By Stanley Reed
The capture of the deposed Iraqi leader Saddam Hussein is certainly a landmark event, and it may prove a turning point in the efforts to stabilize the troubled country. While huge questions remain about the precise nature of the resistance to the American occupation, the bulk of those responsible for the wave of bombings and shootings appear to be adherents of the former regime. Saddam's capture will certainly be deflating for these people, who are mostly from the Sunni Muslim areas north and west of Baghdad.
First of all, they'll be stunned to find that Saddam surrendered meekly rather than die fighting the Americans, as he has urged his followers. Second, his detention following the killing earlier this year of his sons, Uday and Qusay, will dash what hopes remain of the Baathist regime returning anytime soon. Those carrying out attacks will now have to ask themselves if there's any point risking their lives for what looks increasingly like a hopeless cause.
The question is whether the U.S. can seize on this breakthrough to correct the flaws in its post-invasion policies. Just capturing Saddam won't be enough. Despite Iraq's abysmal performance as a state over the last few decades, nationalist sentiments run much stronger among Iraqis than the Bush Administration reckoned before the March invasion. The insurgency has been feeding off those emotions for months.
The only way to blunt resistance motivated by nationalism may be to reduce the American profile and turn over more power to Iraqis. That's exactly what the U.S. is trying to do with its commitment to transfer a substantial degree of authority to Iraqis by next summer and by training tens of thousands of Iraqi military and police personnel. The U.S. also plans to pump substantial sums into the Iraqi economy. Already, salaries of lower-level civil servants have been raised more than tenfold. Such hikes are bound to improve the public mood.
Not all is doom and gloom in Iraq. The northern, Kurdish-dominated region is calm and prospering following the regime's demise. Markets are well-stocked, homebuilding is booming, and -- except for jubilant Iraqis celebrating Saddam's capture -- the only people carrying guns are those authorized to do so. A few days ago, the main road from the Kurdish city of Irbil to the oil city of Kirkuk and on to the handsome valley town of Sulaimaniya hummed with traffic as people went about their normal, daily business.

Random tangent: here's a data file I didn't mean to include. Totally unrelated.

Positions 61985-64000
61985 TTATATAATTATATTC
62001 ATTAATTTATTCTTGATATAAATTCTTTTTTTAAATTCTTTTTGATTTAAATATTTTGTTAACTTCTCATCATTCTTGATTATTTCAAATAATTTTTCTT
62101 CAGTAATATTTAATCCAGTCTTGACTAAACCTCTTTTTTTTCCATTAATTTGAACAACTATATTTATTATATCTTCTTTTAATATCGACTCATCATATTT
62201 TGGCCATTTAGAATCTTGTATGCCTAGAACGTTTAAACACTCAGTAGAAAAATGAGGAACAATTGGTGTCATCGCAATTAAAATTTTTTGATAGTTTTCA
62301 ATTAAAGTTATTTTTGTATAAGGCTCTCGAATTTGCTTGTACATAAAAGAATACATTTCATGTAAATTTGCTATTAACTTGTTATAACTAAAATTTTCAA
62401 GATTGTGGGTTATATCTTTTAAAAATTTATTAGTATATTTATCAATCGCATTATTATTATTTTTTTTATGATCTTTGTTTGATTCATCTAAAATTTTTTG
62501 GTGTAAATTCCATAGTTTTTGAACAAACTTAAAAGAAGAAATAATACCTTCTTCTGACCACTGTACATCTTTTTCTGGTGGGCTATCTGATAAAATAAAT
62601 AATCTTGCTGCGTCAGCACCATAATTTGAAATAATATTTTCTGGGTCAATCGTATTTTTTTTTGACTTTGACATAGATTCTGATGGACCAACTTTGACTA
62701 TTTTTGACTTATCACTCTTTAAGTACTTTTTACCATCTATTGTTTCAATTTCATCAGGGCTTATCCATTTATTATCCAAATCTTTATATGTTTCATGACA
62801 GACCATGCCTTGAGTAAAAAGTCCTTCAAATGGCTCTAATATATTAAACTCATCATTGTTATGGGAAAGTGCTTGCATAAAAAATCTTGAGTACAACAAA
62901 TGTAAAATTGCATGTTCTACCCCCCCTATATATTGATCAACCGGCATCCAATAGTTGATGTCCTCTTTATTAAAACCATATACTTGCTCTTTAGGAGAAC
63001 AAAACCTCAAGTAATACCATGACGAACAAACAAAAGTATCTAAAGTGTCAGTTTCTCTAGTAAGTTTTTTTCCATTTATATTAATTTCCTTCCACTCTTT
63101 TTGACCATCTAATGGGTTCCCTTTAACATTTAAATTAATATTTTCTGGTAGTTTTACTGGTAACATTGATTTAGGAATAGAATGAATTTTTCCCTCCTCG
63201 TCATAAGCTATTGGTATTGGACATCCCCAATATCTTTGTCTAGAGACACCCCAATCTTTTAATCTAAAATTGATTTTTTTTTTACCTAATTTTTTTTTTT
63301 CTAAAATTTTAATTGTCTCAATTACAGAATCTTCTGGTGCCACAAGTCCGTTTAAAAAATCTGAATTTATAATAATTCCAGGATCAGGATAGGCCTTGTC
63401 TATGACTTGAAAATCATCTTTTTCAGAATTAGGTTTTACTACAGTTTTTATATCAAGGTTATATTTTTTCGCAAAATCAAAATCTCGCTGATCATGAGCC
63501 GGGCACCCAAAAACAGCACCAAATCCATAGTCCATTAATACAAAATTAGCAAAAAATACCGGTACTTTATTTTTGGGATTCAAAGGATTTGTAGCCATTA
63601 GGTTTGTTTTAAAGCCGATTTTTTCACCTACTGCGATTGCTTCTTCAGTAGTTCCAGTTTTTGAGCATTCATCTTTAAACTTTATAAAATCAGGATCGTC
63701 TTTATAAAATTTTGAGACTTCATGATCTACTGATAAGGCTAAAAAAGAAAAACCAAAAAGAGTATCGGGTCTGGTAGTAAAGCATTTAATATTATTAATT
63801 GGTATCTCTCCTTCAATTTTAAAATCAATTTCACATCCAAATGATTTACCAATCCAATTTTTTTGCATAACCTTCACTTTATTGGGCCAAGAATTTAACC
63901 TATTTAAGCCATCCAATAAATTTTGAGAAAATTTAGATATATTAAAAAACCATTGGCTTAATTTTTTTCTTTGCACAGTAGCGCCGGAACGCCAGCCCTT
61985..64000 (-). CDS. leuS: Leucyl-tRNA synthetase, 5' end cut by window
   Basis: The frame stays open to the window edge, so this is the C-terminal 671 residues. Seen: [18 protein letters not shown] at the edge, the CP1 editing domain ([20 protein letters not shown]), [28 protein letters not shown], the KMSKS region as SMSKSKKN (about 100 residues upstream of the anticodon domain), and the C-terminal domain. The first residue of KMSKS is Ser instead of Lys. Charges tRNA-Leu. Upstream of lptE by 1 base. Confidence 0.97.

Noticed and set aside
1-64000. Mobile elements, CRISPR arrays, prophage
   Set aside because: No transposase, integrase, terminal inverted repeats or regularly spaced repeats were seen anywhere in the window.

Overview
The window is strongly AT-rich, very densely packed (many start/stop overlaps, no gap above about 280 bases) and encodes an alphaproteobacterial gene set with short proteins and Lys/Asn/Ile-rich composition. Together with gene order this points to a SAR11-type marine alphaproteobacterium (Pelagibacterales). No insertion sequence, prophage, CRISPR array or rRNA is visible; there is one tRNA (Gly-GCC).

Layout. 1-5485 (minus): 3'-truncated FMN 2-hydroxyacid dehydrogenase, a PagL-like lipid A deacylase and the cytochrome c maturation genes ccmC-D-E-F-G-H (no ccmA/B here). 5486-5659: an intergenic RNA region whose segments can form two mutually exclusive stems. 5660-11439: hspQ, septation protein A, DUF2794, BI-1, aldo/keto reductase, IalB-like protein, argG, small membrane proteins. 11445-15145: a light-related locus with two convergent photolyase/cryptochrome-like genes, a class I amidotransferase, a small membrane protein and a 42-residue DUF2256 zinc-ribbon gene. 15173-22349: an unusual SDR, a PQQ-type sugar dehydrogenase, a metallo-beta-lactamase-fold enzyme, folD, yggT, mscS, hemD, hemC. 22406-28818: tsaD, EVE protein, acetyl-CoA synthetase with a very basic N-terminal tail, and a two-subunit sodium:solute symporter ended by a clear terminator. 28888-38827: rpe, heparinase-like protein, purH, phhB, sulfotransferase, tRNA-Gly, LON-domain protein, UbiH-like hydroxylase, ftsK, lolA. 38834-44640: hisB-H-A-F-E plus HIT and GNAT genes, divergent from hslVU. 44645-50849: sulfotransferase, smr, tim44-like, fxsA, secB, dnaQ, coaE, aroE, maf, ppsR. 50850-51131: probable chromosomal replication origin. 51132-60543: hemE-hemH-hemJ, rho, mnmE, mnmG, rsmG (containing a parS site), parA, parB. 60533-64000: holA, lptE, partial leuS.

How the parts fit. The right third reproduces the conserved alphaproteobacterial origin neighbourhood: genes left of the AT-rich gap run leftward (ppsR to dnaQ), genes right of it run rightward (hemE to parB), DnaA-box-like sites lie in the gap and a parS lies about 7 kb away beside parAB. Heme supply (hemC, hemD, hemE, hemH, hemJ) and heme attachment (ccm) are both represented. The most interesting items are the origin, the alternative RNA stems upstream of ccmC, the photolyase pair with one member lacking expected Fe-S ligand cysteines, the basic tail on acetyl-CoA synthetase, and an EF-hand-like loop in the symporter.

The real test will come as the U.S. hands increasing responsibility to Iraqis. So far, the Governing Council, a group of senior Iraqis appointed by chief U.S. administrator Paul Bremer, has preserved a united front. But Bremer has largely made the big decisions so far. When more power is at stake, the temptation to fight for it will grow.
The capitals of surrounding countries are looking on with mixed feelings. No Arab leader is sorry to be rid of Saddam, and some -- such as the Kuwaitis -- are undoubtedly enjoying the spectacle of seeing him humiliated. But the more repressive among them have to be worried by the precedent of having one of their peers ousted and then jailed with the intent of eventually putting him on trial for human rights abuses and war crimes.
Only Kuwait, Qatar, and Jordan have been notably active in helping Iraq so far. Along with serving as the major staging area for earlier military operations, Kuwait has already given about $1 billion in economic assistance. Qatar, the tiny Arabian peninsula country, which served as the locus of U.S. military headquarters in the Gulf, also is still providing backup. And Jordan is offering logistics support, including the scheduled training of 500 Iraqi police officers.
The other Arab nations are watching the outcome. For regimes such as those of Syria and even Saudi Arabia, a messy situation in Iraq isn't such a bad thing. They can say, "We warned of the dangers of intervening in an Arab country."
However, a successful, democratic Iraq, as distant as that outcome might still seem, would be much more threatening to the Syrian and Saudi regimes. Now, Saddam's capture gives that scenario a better chance at clarity than it has had since Iraqis cheered the fall of Saddam's statute eight months ago.
Reed, BusinessWeek's London bureau manager, has extensive experience covering the Middle East, just returned from a trip to Iraq on Dec. 10
Edited by Douglas Harbrecht